We’re in our final third, about to break into the final quarter… and getting real close to that final top 10!
Looking back at the list, we’ve got a pretty good snippet of the best gaming has to offer, don’t we? We’ve covered JRPGs such as Child of Light, Final Fantasy 9, Chrono Cross, and Legend of Dragoon… amazing platformers from Megaman to Sound Shapes… shooters like Uncharted, action games like God of War… even fighting games like Mortal Kombat and Street Fighter 2.
We’ve covered consoles from all eras, PC games both old and new. We’ve hit on some of gaming’s most recognizable figures, and obscure indy titles that you might not have even heard of before this list. But we’re not done yet. We still have games of many different genres ahead of us. To start this list off… we have what is, in my eyes, the best Western episodic game of all time.
18. Mass Effect
Some of you are probably going to call me a cheater for this one, but I can’t separate Mass Effect into 3 separate games. I consider Mass Effect to be another game in the same vein as the Legend of Heroes games: I consider it episodic. I look at Mass Effect as episode 1, 2, and 3 – not 3 separate games. Why, do you ask? The answer is simple.
While the games do have defined beginnings and ends, they make no sense without the context of the series and they work infinitely better when you look at each game as part of a story as opposed to looking at the parts of each game as combining to form a whole. Mass Effect 3, for example, is extremely criticized as a bad game, but the majority of the criticism I’ve read completely stops being applicable if you look at Mass Effect 3’s entire length as being the ‘ending’ of the game as opposed to being a game with a beginning, middle, and end on its own. Even the criticism I levied in my own review doesn’t fit when you look at it this way.
And, as an entire whole, Mass Effect tells one of the best stories gaming has ever seen. The character progression, start to finish, is phenomenal – even for the ‘build your own’ main character. It features a cast that doesn’t contain a single major character I’d describe as ‘bad’, even if some of them appeal to different crowds than others. It features a story progression that hits all the buttons you’d want it to. The suspense is right where you want it, the foreshadowing is present throughout, the characters each have their own part to play – with none feeling forced. And, it does all of this without sacrificing any notes for the gameplay.
17. Final Fantasy 6
I’ve always stood by the fact that FF6 and FF4 are my favourite entries in the core Final Fantasy series, but I’ve often wavered in which order they belong in. This made this part of the list particularly difficult to sort out. Final Fantasy 6 features several really good characters, a great difficulty curve, a ton of variety, and some of the most unique character abilities the series has known.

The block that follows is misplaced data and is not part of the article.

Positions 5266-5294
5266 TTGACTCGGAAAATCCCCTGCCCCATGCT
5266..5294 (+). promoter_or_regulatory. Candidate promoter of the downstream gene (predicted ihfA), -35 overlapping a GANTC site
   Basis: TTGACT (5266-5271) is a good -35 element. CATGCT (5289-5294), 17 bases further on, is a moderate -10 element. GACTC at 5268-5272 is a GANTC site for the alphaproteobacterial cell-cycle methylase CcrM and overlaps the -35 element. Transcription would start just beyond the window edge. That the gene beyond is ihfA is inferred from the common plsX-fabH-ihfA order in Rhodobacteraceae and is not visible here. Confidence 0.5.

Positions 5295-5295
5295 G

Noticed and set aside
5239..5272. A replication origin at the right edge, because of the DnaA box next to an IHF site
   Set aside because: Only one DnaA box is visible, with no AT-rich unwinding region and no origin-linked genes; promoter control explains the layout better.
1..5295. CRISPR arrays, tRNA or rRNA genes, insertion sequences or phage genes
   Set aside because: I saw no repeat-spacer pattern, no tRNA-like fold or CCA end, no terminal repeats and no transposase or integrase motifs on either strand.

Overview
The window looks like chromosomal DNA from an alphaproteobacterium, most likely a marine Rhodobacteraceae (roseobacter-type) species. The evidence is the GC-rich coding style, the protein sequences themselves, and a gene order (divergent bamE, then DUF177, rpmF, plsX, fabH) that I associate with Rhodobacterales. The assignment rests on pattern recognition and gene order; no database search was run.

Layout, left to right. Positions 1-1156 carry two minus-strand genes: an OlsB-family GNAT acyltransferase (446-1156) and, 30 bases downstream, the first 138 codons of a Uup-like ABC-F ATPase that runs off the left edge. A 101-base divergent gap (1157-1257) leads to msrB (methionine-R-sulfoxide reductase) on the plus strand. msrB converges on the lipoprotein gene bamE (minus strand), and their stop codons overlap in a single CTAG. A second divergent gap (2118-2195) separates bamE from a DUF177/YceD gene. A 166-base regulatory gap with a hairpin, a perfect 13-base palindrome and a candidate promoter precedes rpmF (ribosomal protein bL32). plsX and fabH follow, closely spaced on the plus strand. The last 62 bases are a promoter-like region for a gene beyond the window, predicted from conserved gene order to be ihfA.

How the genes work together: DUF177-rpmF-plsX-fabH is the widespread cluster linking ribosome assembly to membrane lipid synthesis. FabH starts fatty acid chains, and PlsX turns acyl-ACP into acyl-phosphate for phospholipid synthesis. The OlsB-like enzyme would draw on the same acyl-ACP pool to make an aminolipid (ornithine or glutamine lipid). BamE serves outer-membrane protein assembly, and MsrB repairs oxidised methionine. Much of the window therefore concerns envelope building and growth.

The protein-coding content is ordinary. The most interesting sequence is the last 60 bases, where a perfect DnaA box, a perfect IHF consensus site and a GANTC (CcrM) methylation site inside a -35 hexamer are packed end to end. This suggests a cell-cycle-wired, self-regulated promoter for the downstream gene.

From among 6’s cast, my favourite was always Gau. This troubled child had, arguably, my favourite character mechanic that Final Fantasy has ever had: the Leap/Rage mechanic. I loved hunting to try to complete the list, and was very saddened to find out that the list could not be completed due to a few glitches! But more than just his unique mechanics, the hints to his backstory were awesome too… completely optional, mind you, but awesome. And the veldt had some of the best music ever – so catchy, it still gets stuck in my head from time to time without having played the game in years!
Probably the biggest key to Final Fantasy 6’s success is its unique villain. So many games try so hard to make villains approachable or relatable. Whether it be revenge, greed, or otherwise… you can usually see where a villain is coming from. Kefka, not so much. Kefka was just absolutely and utterly evil. Insane, evil, and diabolical. And he actually achieves his goal – he wins, gets to rule(and practically destroy) the world, and becomes even more evil in the process. It was a great twist on the standard, and it really made the game stand out.
16. Final Fantasy 4
So why is Final Fantasy 4 above 6 on the list? Well, what can I say? I’m a sucker for a good love story. I really enjoyed the already established romance between Cecil and Rosa, as well as the more over-the-top one between Edge and Rydia. These two stories build so organically throughout the story, and it’s such a rare sight to see a couple who are already past the silly ‘does she/doesn’t she’ moments – especially back in those days. The fact that Cecil and Rosa knew they loved each other from the start, were already an item, and were already serious made the love story so unique for its time and so engaging. They were able to focus on the trials of staying together through a situation as opposed to the trials of getting together, and it allowed for arguably my favourite character of all time to have his time to shine: Kain.
But barring that, I think that Final Fantasy 4 had the two best characters the final fantasy series has ever known: Kain and Rydia. These two characters have such conflicted stories, and the game does a great job of exploring both characters in depth. Kain with his long-time unrequited love and his desperation to belong – and the awesomeness of being a dragoon. I mean, that was the reason I played Lancer first when I started Final Fantasy XIV – I wanted to be a dragoon. Right alongside Kain was Rydia with her tragic origin and rapid coming of age. Rydia’s triumphant return is one of the most memorable scenes in my gaming life, leading in to one of the most epic comebacks of all time. These two characters really define this game, for all that it is – in the end – Cecil and Golbez’s story.
The interesting part of comparing FF4 to FF6 is that their villains are both standouts for completely opposite reasons. While Kefka was the ultimate evil, Golbez is the epitome of a relatable villain, once the truth comes out. The parallels between Golbez and Kain are simply fantastic, and the overall progression of Golbez as a villain really help to anchor the story.
15. Darksiders 2
When asked what my favourite recent Zelda game is, my answer is usually Darksiders 2. The first Darksiders game was decent, but had some flaws that made it hard to truly love. Darksiders 2 corrected all of those flaws, resulting in a game that stands as a testament to the old saying: ‘the whole is greater than the sum of its parts’.